JOLIET – In April of his senior year at Joliet Central High School, Jonas Shumpert, now 28, arrived home from a spring break choir trip to Disneyland in California, flipped through his mail and noticed he’d been accepted into the American Musical and Dramatic Academy of New York.
In that moment, Shumpert, who danced for the first time at his school’s musical “Guys and Dolls,” knew he would not attend Illinois State University in Normal that fall to study chemistry education.
Now a professional dancer who lives in Manhattan, Shumpert – who grew up admiring Michael Jackson and Sammy Davis Jr. – is set to appear Monday in the ensemble of “Memphis” at the Rialto Square Theatre in Joliet.
Shumpert credits “Guys and Dolls” – as well as the classes he subsequently took at the Lou Conte Dance Studio in Chicago – with changing his life’s direction.
“I just fell in love with it [dance] and practiced and worked very hard,” Shumpert said. “There was no going back.”
Shumpert also periodically returns to Joliet to visit family, friends and mentor students at Revolution Dance Studio in Plainfield, where he teaches musical theater workshops and arranges choreography for certain dance routines.
The opportunity happened by chance when Shumpert met the mother of Shelley Christensen, the studio’s creative director and owner, while working as a dancer for a cruise line. Tracy Rohlfs, business manager and owner at Revolution Dance Studio, called Shumpert a “great role model” for the other dancers.
“He is wonderful,” Rohlfs said. “He’s got a very infectious and uplifting personality and can make the least-skilled dancer feel like the most fantastic dancer.”
A variety of dancing experiences followed Shumpert’s graduation from the American Musical and Dramatic Academy of New York.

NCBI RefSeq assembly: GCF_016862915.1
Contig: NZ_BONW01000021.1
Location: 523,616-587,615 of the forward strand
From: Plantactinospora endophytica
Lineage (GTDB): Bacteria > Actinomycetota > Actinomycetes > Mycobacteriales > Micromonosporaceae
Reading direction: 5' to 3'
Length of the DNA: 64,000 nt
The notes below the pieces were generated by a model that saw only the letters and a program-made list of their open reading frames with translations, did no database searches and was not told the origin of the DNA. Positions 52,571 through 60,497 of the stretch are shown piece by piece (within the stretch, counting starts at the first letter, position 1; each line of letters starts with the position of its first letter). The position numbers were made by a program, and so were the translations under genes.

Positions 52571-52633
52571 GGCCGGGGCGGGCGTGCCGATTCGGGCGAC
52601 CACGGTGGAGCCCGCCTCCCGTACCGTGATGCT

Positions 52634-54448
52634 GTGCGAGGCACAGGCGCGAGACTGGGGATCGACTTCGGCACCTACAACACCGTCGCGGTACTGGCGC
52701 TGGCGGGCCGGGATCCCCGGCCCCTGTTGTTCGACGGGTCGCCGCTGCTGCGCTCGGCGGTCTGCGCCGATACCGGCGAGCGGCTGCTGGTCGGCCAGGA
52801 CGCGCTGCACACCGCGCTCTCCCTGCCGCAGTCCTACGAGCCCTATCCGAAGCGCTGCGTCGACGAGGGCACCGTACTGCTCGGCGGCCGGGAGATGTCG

His first performance job was at Walt Disney World’s “Festival of the Lion King.
Afterward, Shumpert worked as a dancer for Royal Caribbean and Holland American Cruise lines. He also worked for Busch Gardens in New York, leaning 10 male parts for three different shows – a total of 30 parts – so various dancers could take breaks from performances.
From 2009 to 2010, Shumpert toured Europe and Asia for eight months as part of “Fame – The Musical.” Upon returning to New York, Shumpert caught a performance of the four-time Tony award winning musical “Memphis” at the Shubert Theatre and thought, “I want to appear in this musical.”
The actual audition, Shumpert said, was an intense six-hour-a-day process over six days, well worth it for Shumpert to accomplish “my Broadway dream,” which comes with eight performances a week.
Shumpert calls the storyline – about a white 1950s DJ falling in love with a black blues and jazz singer and how they share that music – “thrilling and exhilarating,” an example of how “youth can change the way we do things.”
“Not all things have a happy ending,” Shumpert added about the musical, “but it does come to a conclusion in some way.”
The musical, according to the website of the Rialto Square Theatre, is based on real events. Some scenes in this “thrilling tale of fame and forbidden love” take place in Memphis, Tenn., underground dance clubs of the 1950s and include “explosive dancing,” “irresistible songs” “roof-raising rock ‘n’ roll” and “soaring emotion.”
“It’s a good story,” Shumpert said.
What about Shumpert’s plans to study chemistry education? That aspiration is gone for good, he said. Having observed friends in their late 30s who are still dancing on Broadway, Shumpert feels he can dance professionally until that time before he switches directions.
Furthermore, Shumpert already knows his next career move: return to Disney (“It’s a fantastic company,” Shumpert said) as a casting director. Besides, Shumpert feels, making his dreams come true is the best way to encourage the youth at Revolution Dance to do likewise.
“I want kids in Joliet that I was just a normal kid with a dream from here, too,” Shumpert said, “and that I ended up going to New York and making my wildest dreams come true.”
If you go
When: 8 p.m. Monday
Where: Rialto Square Theatre, 102 N. Chicago St., Joliet
Tickets: Tickets AA, A $50; B $40, C $45
Buy tickets at the Rialto box office, all Ticketmaster outlets, online at www.rialtosquare.com, Ticketmaster.com, or charge at 800-982-2787 or 815-726-6600.